South African Bird Die-Off a Sign of Climate Crisis - Scientist

Heat-associated mortality events usually happen in the scorching Australian Outback, and their arrival in South Africa has Professor Andrew McKechnie worried, Daily Maverick's Shaun Smillie writes. "Yes, I believe it is climate change and the reality is that climate change is increasing the frequency and the intensity of heatwaves," the professor at the University of Pretoria's Department of Zoology and Entomology says. 

"We have evidence now across a number of species, both in the Kalahari and in other arid zone ecosystems in Australia; in the U.S. as well," says Dr. Susan Cunningham, a senior lecturer at the FitzPatrick Institute of African Ornithology and a member of the Hot Birds Research Project. "This evidence shows that some bird species are spending more time trying to stay cool as they deal with increased numbers of hot days. Birds are forced to shelter in the shade when they should be foraging."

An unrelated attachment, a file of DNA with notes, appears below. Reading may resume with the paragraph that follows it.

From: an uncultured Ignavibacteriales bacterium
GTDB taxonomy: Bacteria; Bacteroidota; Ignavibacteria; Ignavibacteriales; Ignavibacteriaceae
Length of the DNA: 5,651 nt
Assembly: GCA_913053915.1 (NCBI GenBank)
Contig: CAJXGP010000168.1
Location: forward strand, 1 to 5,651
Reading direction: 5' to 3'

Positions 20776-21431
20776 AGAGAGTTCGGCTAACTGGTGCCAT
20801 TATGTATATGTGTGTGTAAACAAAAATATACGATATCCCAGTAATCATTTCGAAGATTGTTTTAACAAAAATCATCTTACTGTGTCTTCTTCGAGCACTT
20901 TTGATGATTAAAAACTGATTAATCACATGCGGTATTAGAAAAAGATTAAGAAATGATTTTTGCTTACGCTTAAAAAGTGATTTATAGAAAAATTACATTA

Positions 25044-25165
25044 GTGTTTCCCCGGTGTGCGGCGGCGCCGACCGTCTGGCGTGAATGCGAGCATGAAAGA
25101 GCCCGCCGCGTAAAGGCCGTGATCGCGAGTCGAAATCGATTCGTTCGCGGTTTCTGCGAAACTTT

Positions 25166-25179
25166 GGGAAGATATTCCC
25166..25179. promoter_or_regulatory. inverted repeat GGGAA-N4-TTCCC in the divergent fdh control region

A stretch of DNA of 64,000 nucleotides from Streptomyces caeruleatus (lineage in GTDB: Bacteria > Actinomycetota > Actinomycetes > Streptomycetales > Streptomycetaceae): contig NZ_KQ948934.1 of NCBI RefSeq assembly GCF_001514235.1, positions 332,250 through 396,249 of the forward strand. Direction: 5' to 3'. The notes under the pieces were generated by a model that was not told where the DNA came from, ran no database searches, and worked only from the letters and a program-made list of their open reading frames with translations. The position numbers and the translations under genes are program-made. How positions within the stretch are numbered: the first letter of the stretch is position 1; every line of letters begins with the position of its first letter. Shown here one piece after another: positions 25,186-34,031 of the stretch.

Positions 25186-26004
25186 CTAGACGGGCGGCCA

"We have got over 15 years of data on these birds that has allowed us to track changes through time, and we can see that these hot summers are causing problems for those birds in terms of their ability to get enough food into their chicks and their ability to survive the following winter after a hot summer," explains Cunningham.

 

InFocus

(file photo).

Don't Miss

AllAfrica publishes around 800 reports a day from more than 130 news organizations and over 500 other institutions and individuals, representing a diversity of positions on every topic. We publish news and views ranging from vigorous opponents of governments to government publications and spokespersons. Publishers named above each report are responsible for their own content, which AllAfrica does not have the legal right to edit or correct.

Articles and commentaries that identify allAfrica.com as the publisher are produced or commissioned by AllAfrica. To address comments or complaints, please Contact us.

X